More than one restaurateur is exhausted at trying to stay open with minimal staff.
“We have to be very mindful about what we’re doing during these times,” because a business can go into debt trying to stay open to meet demand. “It’s a Catch-22. You’re really damned if you do and damned if you don’t.”
She is grateful to the food distributors who have eased their usual rules, such as lowering the purchase minimums, or giving extra time to pay bills. She also feels pain for the vendors whose income derives from restaurants: equipment repair shops, finance personnel, the menu printing companies, the painters who touch up the buildings each year.
“I think that every restaurant owner, in their own way, is supporting everyone they can support,” both in feeding the community and providing a job for employees, DiFebo-Osias said.
Feeding the staff
DiFebo’s has been in business for about 30 years, with some people starting there 20 years ago.
This month, about 60 DiFebo’s employees lost their regular employment. Lisa and Jeff Osias have tried to cycle the schedule so people can still work two days, while meeting the requirements for unemployment benefits.
But they needed to do something else, take their minds off the stress and thank their team. So, they cooked.
On Friday, March 27, they provided heaps of fresh-cooked pasta and groceries to about 60 employees from all three locations.
“No matter how financially positioned we are, there is always room for that,” she said. “The best thing to do when you’re in fear is to get out of yourself and help others, to be of service to others.”
Everyone drove up through the meal line (keeping a safe social distance from each other). Pans of homemade ziti, brownies, loaves fresh bread, fresh squeezed orange juice, eggs, apples, potatoes, lettuces, broccoli, avocado and milk were all loaded into open tailgates.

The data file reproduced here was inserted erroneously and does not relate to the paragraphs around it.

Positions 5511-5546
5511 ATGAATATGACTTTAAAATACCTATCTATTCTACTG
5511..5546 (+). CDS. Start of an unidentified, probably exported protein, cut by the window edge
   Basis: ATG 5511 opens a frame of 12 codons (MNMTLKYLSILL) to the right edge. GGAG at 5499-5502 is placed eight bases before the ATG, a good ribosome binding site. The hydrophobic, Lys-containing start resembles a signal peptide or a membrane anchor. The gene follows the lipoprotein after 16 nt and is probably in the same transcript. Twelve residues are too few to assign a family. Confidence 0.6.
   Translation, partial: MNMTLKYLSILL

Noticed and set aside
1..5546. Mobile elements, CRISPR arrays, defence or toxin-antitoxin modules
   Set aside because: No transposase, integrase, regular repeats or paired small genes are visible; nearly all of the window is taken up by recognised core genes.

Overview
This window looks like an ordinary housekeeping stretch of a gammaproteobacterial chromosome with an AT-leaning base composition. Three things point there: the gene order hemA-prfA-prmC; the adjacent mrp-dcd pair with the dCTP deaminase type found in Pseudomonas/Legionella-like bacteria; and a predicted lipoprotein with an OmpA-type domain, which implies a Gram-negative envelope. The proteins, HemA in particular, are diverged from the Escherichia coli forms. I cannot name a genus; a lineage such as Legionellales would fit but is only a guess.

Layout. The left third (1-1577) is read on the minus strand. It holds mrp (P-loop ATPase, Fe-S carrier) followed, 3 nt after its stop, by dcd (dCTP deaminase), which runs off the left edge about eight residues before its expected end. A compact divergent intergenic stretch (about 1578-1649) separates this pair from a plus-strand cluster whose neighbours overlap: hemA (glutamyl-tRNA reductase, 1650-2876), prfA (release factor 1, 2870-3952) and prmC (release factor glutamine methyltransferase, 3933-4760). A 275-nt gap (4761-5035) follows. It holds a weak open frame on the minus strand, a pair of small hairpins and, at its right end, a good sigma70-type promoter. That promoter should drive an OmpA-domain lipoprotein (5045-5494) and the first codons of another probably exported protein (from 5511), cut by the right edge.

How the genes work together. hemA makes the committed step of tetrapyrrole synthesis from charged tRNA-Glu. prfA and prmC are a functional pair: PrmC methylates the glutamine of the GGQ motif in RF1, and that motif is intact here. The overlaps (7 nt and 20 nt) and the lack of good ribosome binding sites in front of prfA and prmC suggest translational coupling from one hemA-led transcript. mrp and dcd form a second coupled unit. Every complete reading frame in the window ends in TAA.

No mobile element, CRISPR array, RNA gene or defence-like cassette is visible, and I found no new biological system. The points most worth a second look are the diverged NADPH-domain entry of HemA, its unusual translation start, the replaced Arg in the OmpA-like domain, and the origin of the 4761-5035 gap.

DiFebo-Osias shouted encouragement to her people from behind a white mask, and blew kisses with gloved hands. Her team had written messages of encouragement on the brown paper bags.
“We are restaurant strong,” DiFebo-Osias said. “We work weekends, we work doubles most of the time, morning to night, we work holidays, we have to deal with the front of the house, the public, high heat in the kitchen … we are strong, we are resilient, we are restaurant people. We will definitely get through this. Stay in today, and we will get through this together.”
Of course, this is a business, so the workers and the owners make a living off each other. But “this team works hard … how could I not take care of them? They’re loyal to us, to my family, and I’m loyal to them.”
Although emotional, the atmosphere was jovial. “When they were all in the parking lot, it was clear that they missed each other. They didn’t want to leave,” surrounded by friends, colleagues and signs that said “Hang in there, We’ll get through this together, We love you, and we miss you.”
Empathy for young people
As an “essential business,” restaurants are allowed to operate.
But otherwise, the family was grounded. With two kids in college and one in boarding school, “We scooped them up, we brought them home, and they have not been out,” DiFebo-Osias said.
“I think the biggest thing for my husband, Jeff, and I is to be completely empathetic to what they are going through … it is horrible. There are seniors that will not get walk [in graduation ceremonies], that are getting their diplomas mailed to them.”
“A lot of these college students, they were catapulted into independence, and all of the sudden, their independence was taken away from them in a day. Not only are they back home, but with restrictions,” she said.
“I think to get through this, you’re going to have to be very brave,” courageous enough to have difficult conversations with landlords or bill collectors, and empathetic with people in our houses and the world.
“All roads lead to good, as my sister Michelle Freeman says,” who is also trying to respect the shelter-in-place rules, although she has property, businesses and The Freeman Stage in Delaware.
DiFebo-Osias is looking for the silver lining of the coronavirus pandemic.
“It’s a reset button for the world. We’re reading. It’s brought us back together again.”